Clean energy is moving from trend to business-as-usual, but skilled labor is proving hard to find
Minnesota and our country are in the midst of a massive and historic energy transformation. Until recently, fossil fuels — primarily coal — ruled the day. Each year, our state spends billions of dollars importing fossil fuels in the form of coal, oil and natural gas. But in Minnesota, that story is changing, and the implications for our economy are exciting.
Change is happening largely due to the drastically falling costs that have made wind and solar more economically attractive, even without federal subsidies. As recently as last year, wind prices fell below the cost of natural gas, marking a new day in the energy world.
The unprecedented cost declines of renewables mean two things for Minnesota: We’re keeping more money in-state by utilizing our homegrown energy resources, and we’re achieving milestones set in state statute years ahead of schedule. Over the past four years, renewables share of in-state electricity generation rose from 21% to 25%, achieving our state’s goal of reaching 25% renewables by 2025 a full seven years early.
As the amount of power from renewables increases, so too do the jobs that our Minnesota companies create. Today, more than 59,000 Minnesotans are employed in the clean-energy sector. And the sector is growing at a rate twice as fast as overall state’s economy. Those jobs aren’t just concentrated in the Twin Cities metro as 40% of clean-energy jobs are located in Greater Minnesota, according to the 2018 Clean Jobs Midwest Report.
Some of those jobs are being provided by Werner Electric, based in Cottage Grove with operations across the state, including St. Cloud, Owatonna and La Crescent. The company has been around since the 1920s and has grown into a substantial electrical distributor, specializing in automation, clean energy, lighting and electrical products.
Recently, Werner Electric identified energy storage as an emerging market they wanted to dedicate more resources to. Energy storage is a fast-growing technology that captures energy when it’s produced (like solar- and wind-generated power) so that it can be used at a later time.
“As a supplier of sustainable-energy solutions, we recognize that our customers need to find a way to control high energy demand costs. Energy storage offers a solution that will allow customers to meet that goal by initiating standby energy storage during peak time loads and reduce their demand on the electrical grid,” says Randy Moberg, energy solutions and services manager at Werner Electric.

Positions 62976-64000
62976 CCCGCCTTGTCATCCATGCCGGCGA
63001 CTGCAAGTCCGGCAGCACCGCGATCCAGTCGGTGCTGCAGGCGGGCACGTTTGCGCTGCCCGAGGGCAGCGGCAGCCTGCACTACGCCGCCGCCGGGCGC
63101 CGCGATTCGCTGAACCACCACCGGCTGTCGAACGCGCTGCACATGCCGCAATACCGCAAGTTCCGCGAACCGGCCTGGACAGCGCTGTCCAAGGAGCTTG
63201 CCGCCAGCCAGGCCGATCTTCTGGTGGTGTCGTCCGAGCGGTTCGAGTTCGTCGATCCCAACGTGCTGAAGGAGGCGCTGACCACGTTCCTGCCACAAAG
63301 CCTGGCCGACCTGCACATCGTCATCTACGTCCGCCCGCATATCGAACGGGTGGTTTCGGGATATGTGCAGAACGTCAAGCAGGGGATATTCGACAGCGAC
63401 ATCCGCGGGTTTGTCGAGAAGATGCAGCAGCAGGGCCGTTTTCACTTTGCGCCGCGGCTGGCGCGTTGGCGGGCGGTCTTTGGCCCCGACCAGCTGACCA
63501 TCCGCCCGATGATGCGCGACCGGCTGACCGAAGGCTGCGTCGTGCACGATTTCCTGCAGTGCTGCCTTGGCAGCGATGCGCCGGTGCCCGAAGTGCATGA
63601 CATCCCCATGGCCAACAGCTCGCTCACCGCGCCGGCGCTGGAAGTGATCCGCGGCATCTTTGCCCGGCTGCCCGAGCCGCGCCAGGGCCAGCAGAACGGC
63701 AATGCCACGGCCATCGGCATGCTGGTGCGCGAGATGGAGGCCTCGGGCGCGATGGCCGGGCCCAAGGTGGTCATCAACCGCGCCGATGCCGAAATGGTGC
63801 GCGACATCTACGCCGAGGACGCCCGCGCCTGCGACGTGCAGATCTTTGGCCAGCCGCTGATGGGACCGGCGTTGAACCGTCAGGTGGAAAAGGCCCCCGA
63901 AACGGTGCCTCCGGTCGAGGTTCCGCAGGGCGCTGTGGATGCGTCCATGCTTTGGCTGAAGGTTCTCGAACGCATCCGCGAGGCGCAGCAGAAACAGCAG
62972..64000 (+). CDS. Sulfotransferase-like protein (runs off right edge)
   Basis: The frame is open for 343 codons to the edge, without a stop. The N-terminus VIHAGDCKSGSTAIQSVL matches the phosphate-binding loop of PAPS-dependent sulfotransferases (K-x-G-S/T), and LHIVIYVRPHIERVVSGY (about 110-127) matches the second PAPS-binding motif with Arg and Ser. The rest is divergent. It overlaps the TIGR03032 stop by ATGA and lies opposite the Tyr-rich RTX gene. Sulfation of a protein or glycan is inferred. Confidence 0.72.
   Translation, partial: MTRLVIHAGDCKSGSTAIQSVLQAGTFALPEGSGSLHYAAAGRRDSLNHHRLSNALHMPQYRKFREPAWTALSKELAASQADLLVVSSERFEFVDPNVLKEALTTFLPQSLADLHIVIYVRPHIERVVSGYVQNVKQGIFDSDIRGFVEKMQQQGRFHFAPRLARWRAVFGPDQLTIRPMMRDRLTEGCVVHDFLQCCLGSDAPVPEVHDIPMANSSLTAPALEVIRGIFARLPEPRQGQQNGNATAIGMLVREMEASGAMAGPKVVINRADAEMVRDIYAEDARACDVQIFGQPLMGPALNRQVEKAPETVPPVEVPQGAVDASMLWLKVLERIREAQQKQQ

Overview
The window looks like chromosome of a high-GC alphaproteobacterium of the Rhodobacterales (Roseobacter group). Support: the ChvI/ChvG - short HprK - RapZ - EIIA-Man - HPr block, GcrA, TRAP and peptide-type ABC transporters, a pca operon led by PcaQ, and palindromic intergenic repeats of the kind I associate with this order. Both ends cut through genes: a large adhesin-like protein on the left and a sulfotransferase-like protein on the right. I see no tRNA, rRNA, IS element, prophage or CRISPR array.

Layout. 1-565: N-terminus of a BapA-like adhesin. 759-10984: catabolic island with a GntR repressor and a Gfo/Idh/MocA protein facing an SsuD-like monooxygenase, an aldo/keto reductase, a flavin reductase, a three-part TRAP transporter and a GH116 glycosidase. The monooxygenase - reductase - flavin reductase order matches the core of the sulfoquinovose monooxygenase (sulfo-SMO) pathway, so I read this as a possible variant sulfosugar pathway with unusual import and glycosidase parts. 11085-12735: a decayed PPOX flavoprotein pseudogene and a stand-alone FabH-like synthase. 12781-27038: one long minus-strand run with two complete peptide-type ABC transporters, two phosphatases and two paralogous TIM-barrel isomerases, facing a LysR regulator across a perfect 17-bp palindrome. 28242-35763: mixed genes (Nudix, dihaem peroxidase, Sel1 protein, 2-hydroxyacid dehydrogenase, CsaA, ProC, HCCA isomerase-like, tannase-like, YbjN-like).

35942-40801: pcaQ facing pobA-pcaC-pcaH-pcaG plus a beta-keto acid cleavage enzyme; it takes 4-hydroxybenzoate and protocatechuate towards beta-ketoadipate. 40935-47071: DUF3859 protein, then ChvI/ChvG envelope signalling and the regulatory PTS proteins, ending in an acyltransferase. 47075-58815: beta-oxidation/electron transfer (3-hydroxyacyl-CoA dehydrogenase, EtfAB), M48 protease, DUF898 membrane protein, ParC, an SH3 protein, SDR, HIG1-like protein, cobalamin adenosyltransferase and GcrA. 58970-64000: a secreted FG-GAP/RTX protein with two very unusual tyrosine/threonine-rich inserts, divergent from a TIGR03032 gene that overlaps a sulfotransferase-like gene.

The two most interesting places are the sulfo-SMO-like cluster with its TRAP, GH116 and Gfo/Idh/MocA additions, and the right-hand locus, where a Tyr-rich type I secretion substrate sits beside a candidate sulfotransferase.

Moberg adds, “We also see that many of the solar systems around the Midwest often produce excess energy, and storage will allow them to keep that excess energy and utilize it during high-demand periods which also means significant savings. We anticipate that energy storage will be as big and perhaps bigger than solar in our market.”
iDEAL Energies is a Minneapolis-based commercial solar energy developer with much success under its belt. Its background represents a quintessentially Minnesota clean-energy business story.
“At iDEAL Energies, we’ve had a front-row seat to Minnesota’s explosive solar growth. Even in the last year, solar jobs have grown by 48% across the state, and we can proudly say we’re part of that growth. Since our founding in 2010, we employ 35-plus employees and 50-plus contracted positions at iDEAL today. We have found success by working with both small and medium-sized commercial projects deployed across the private and public sector with more than 300 projects delivered to date,” says Chris Psihos, president and CEO of iDEAL Energies.
Psihos adds, “We’re particularly proud of our partnerships with area school districts like Eden Prairie, helping these public schools realize immediate solar revenue across all of their district buildings. Likewise, our work with large companies like Schneiderman’s Furniture allows us to help companies generate immediate energy savings and meet their sustainability goals.”
As successful as iDEAL and Werner have been in tapping into the clean-energy market, they report increasing difficulties in hiring the skilled labor they need to do their work.
And they’re not alone. Clean Energy Economy MN (CEEM) is an industry-led nonprofit that provides the business voice for clean-energy companies across the state. Nearly all clean-energy businesses CEEM works with report difficulty in finding the skilled construction, electrical or other trade workers they need to keep up with customer demand.
Working with stakeholders to find a solution to the workforce issue is just one of many issues CEEM has been tackling. The organization helped pass a bill this past session that increased Minnesota’s attractiveness as a market for energy-storage development. (This provision was in the 2018 Omnibus Supplemental Budget Bill which was vetoed by Governor Mark Dayton due to other concerns).
There is much to be excited about when it comes to the value clean-energy businesses are adding to Minnesota’s economy. Clean energy is a growth engine that is driving job creation and investment throughout the state. It’s shaping Minnesota’s economy for the better — and that change is good for everyone.